Driving in Athens can be challenging, and sometimes it may seem like the odds are against you. But regarding DUI checkpoints, you need to know your rights and how to stay safe.
Every driver in Athens needs to understand that law enforcement officers have the power to conduct DUI checkpoint operations. But what exactly is a DUI checkpoint, and what should you do if you encounter one?
In this article, we’ll look at these checkpoints, how they work, and what measures you can take to protect yourself if you’re ever stopped. If you’ve been charged with driving under the influence, call our Athens DUI defense lawyers today!
What Is a DUI Checkpoint?
Have you ever seen a DUI checkpoint in Athens? Have you ever wondered how it works and what your rights are?
A DUI checkpoint, sometimes called a sobriety checkpoint, is a roadblock that law enforcement set up to detect impaired drivers operating their vehicles under the influence of drugs or alcohol. Police screen drivers at a designated location to identify those drinking or using drugs.
The police will stop cars at the checkpoint and check for signs of impairment, such as slurred speech or the odor of alcohol on the driver’s breath.
Athens DUI checkpoints are set up in areas with higher rates of drunk-driving activity. They typically occur late at night or during special occasions when people are more likely to celebrate. Police may also conduct random spot checks on highways and country roads in Athens, where impaired driving is commonly seen.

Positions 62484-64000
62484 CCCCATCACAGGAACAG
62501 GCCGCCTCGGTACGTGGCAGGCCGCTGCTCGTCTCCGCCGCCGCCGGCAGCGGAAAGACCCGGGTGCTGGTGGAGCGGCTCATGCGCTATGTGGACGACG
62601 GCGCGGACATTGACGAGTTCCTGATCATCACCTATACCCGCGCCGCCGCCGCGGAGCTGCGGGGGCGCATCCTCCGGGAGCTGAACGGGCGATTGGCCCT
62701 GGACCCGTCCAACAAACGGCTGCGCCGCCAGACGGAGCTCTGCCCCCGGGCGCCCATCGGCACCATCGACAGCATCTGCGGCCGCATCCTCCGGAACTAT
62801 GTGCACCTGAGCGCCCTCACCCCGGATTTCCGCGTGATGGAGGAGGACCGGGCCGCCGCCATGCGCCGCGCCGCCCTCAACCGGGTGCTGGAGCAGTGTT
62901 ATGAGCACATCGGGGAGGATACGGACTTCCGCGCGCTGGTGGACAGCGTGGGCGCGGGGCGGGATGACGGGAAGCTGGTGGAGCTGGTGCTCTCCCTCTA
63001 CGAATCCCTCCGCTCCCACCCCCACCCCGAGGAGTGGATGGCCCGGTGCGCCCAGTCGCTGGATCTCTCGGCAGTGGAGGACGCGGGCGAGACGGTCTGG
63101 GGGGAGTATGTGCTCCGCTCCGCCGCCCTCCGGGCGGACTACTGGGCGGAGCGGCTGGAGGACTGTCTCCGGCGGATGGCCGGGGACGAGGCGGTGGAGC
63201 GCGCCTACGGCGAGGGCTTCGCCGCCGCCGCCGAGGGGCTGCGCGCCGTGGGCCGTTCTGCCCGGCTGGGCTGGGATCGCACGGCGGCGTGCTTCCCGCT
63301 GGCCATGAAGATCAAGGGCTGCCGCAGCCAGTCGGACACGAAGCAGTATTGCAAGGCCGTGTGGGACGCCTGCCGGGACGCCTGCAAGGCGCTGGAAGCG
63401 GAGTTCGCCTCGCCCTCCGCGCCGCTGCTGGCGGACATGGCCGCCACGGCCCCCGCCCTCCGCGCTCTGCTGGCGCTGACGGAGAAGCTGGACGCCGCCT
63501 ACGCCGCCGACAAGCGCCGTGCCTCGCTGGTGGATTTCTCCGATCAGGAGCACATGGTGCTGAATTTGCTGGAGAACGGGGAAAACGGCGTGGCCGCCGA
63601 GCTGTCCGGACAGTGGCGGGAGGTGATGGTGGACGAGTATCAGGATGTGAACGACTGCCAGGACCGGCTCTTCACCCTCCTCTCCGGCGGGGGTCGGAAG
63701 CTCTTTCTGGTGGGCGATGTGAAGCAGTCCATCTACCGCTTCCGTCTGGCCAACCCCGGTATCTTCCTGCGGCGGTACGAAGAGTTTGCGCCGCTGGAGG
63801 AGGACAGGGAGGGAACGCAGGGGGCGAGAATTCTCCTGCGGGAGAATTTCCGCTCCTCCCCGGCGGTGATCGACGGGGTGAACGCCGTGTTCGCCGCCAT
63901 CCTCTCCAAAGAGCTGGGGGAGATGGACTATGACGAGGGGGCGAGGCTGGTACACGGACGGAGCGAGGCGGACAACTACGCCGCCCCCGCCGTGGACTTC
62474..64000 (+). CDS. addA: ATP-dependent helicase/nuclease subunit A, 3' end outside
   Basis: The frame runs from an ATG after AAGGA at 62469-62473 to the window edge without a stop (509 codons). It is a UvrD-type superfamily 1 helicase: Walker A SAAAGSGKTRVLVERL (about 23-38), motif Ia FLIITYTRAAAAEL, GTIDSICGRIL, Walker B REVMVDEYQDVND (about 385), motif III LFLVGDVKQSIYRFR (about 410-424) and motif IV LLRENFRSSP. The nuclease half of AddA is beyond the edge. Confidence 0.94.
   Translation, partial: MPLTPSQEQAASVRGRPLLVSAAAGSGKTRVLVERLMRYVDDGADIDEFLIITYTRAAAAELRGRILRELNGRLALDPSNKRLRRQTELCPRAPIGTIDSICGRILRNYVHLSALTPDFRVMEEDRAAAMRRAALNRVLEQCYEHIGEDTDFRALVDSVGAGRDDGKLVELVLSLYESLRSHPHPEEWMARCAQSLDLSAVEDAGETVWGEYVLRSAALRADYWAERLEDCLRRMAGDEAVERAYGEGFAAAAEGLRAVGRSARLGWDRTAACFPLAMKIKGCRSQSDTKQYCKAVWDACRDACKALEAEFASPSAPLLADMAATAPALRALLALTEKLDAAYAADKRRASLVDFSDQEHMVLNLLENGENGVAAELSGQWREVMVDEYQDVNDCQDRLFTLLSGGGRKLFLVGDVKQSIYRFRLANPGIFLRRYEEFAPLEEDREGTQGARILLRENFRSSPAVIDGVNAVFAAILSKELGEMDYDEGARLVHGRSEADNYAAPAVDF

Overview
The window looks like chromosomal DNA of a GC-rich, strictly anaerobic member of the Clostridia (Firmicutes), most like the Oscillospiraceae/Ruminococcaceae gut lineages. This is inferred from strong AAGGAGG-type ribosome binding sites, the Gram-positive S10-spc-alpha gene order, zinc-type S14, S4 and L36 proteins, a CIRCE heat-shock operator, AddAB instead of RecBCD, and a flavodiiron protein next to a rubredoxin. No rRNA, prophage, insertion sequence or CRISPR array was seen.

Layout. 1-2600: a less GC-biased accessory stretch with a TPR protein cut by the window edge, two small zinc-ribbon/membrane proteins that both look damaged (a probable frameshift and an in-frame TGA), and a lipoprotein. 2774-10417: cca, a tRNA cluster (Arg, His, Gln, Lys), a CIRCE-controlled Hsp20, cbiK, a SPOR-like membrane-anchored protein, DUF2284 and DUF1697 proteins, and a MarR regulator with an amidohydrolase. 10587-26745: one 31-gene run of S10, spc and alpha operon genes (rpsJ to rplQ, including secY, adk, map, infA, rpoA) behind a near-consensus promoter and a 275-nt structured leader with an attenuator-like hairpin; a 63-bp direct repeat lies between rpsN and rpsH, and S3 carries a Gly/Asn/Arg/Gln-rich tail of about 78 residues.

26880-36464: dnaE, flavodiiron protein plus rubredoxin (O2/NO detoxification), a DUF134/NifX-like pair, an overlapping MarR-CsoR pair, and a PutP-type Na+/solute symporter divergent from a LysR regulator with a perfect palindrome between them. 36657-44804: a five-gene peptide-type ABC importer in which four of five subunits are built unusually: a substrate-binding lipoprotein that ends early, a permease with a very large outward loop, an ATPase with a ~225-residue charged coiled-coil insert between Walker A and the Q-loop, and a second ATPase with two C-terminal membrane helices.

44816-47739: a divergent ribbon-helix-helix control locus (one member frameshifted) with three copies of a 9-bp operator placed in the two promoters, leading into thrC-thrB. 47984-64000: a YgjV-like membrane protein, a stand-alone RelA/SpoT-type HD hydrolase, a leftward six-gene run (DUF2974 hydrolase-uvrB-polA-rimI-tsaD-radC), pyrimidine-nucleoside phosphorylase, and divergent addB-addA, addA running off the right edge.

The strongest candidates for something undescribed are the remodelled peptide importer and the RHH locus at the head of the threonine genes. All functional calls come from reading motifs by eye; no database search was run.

Knowing your rights when stopped at a DUI checkpoint in Athens or anywhere else in Georgia is important. Police officers must follow certain procedures during these stops, and if they fail, they may not have grounds for detaining you further without cause.
Understanding your rights ahead of time is key to protecting yourself if you ever find yourself stopped at one of these checkpoints.
What Happens at a DUI Checkpoint in Athens?
DUI stands for Driving Under the Influence, and DWI stands for Driving While Impaired. Drivers can face stiff penalties for DUI in Georgia.
At a DUI or DWI checkpoint, law enforcement officials will be looking for evidence of drivers who are impaired by drugs or alcohol.
Officers may conduct field sobriety tests to determine if there are signs of impairment from drugs or alcohol. At the same time, officers may also check for valid license plates and registrations to ensure that all vehicles in the area follow local laws.
In Athens, Georgia, DUI and DWI checkpoints are conducted to maintain public road safety. If you’re stopped at either type of checkpoint, it’s important to remember your rights:
- You can politely ask why you were pulled over.
- You can refuse to answer any questions not related to your license or registration.
- You do not have to answer questions about where you are coming from or going.
- You do not have to submit to any field sobriety tests.
What Do Police Factor In When Conducting a DUI Check?
So, when conducting DUI checks in Athens, what exactly do the police look for? They are checking for three things: impairment due to alcohol, impairment due to drugs, and the presence of any other illegal substances.
The police will typically be looking for:
- Obvious signs of intoxication